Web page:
This has got to be one of the poorest attempts ever at using religion to cover bias. This week a group of Orthodox Jewish organizations released a statement in opposition to marriage equality.
May 23, 2011
On the issue of legalizing same-sex marriage, the Orthodox Jewish world speaks with one voice, loud and clear:
We oppose the redefinition of the bedrock relationship of the human family.
The Torah, which forbids homosexual activity, sanctions only the union of a man and a woman in matrimony. While we do not seek to impose our religious principles on others, we believe the institution of marriage is central to the formation of a healthy society and the raising of children. It is our sincere conviction that discarding the historical definition of marriage would be detrimental to society.
Moreover, we are deeply concerned that, should any such redefinition occur, members of traditional communities like ours will incur moral opprobrium and may risk legal sanction if they refuse to transgress their beliefs. That prospect is chilling, and should be unacceptable to all people of good will on both sides of this debate.
The integrity of marriage in its traditional form must be preserved.
AGUDATH ISRAEL OF AMERICA
CENTRAL RABBINICAL CONGRESS OF THE U.S.A. AND CANADA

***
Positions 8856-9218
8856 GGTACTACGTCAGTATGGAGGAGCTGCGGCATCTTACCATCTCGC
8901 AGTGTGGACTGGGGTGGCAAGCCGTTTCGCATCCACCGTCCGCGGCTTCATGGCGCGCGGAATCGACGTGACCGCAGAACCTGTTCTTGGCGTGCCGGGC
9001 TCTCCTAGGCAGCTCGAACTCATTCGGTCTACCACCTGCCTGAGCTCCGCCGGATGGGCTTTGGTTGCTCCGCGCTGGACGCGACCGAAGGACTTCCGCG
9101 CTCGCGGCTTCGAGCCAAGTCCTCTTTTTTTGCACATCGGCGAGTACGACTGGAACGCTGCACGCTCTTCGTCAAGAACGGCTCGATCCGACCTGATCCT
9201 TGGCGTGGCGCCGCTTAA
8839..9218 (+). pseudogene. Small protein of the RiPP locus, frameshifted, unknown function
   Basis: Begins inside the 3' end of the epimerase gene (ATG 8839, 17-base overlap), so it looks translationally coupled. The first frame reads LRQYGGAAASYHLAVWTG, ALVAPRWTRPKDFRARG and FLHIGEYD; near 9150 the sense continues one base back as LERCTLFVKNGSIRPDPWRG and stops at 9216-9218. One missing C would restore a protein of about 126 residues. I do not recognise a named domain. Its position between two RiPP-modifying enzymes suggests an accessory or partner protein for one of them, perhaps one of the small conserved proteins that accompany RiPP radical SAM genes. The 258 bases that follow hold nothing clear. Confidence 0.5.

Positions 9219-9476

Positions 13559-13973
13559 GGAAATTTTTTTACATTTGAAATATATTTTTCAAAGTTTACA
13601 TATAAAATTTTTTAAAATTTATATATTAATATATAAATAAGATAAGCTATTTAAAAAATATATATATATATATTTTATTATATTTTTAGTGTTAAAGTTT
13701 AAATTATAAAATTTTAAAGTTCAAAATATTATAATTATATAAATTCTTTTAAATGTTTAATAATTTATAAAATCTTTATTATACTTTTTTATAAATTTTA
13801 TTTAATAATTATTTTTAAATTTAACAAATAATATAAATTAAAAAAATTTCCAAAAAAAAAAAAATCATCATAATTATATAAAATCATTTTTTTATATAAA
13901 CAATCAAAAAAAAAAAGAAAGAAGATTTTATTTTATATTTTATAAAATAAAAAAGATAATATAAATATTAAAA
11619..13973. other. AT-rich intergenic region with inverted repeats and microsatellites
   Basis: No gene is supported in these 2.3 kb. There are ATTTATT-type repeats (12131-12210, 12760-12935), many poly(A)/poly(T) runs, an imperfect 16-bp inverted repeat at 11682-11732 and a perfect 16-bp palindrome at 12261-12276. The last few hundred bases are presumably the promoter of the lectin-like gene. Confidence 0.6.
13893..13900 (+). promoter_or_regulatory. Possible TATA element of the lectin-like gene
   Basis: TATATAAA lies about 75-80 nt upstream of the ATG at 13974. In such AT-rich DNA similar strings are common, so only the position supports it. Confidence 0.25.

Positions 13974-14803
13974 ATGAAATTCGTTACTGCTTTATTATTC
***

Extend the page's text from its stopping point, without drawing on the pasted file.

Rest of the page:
NATIONAL COUNCIL OF YOUNG ISRAEL
RABBINICAL ALLIANCE OF AMERICA
RABBINICAL COUNCIL OF AMERICA
UNION OF ORTHODOX JEWISH CONGREGATIONS OF AMERICA
Despite the position of these Orthodox groups, the vast majority — over 75% — of American Jews support marriage equality and are working to include LGBT people into mainstream Jewish and American society. Even the Conservative movement’s Jewish Theological Seminary recently ordained its first openly gay rabbi.
A review of the red herrings in these Orthodox groups’ statement is below the fold. Anyone following the weak rhetoric of their radical-right Christian counterparts will see many similarities.
The Torah also sanctions the marriage of one man to many wives. The man may have concubines in addition.
If they didn’t wish to impose their religious principles on others, they wouldn’t be trying to influence the civil laws to reflect their particular religious beliefs at the expense of the beliefs of others. Most American Jews support marriage equality. In most states, pro-equality rabbis and clerics of other faiths are being denied the right to officiate at the civil marriage ceremonies of same-sex couples because anti-equality laws based on radical-right religious views are interfering with their freedom of religion.
Considering how many lesbian, bisexual and gay couples have children, if this statement were true then these groups would be supporting marriage equality. Instead, by opposing marriage equality, they’re putting children at risk by forcing families to live in legally precarious situations.
It all seems to be about “who can dish it out and who has to take it” with this group, as Rabbi Naphtali Hoff made clear in his article “Preserving the Original Moral Opprobrium“.
The 1st Amendment to the US Constitution protects the right of clerics and religious institutions to agree or refuse to marry whoever they choose. No religious person or institution has ever been forced to conduct or sanction same-sex marriages, and they never will be. It’s been 7 years since gay marriage became legal in Massachusetts, and not one radical-right religious person has been forced to marry a same-sex couple against their will, nor have they been forced to sanction such marriages.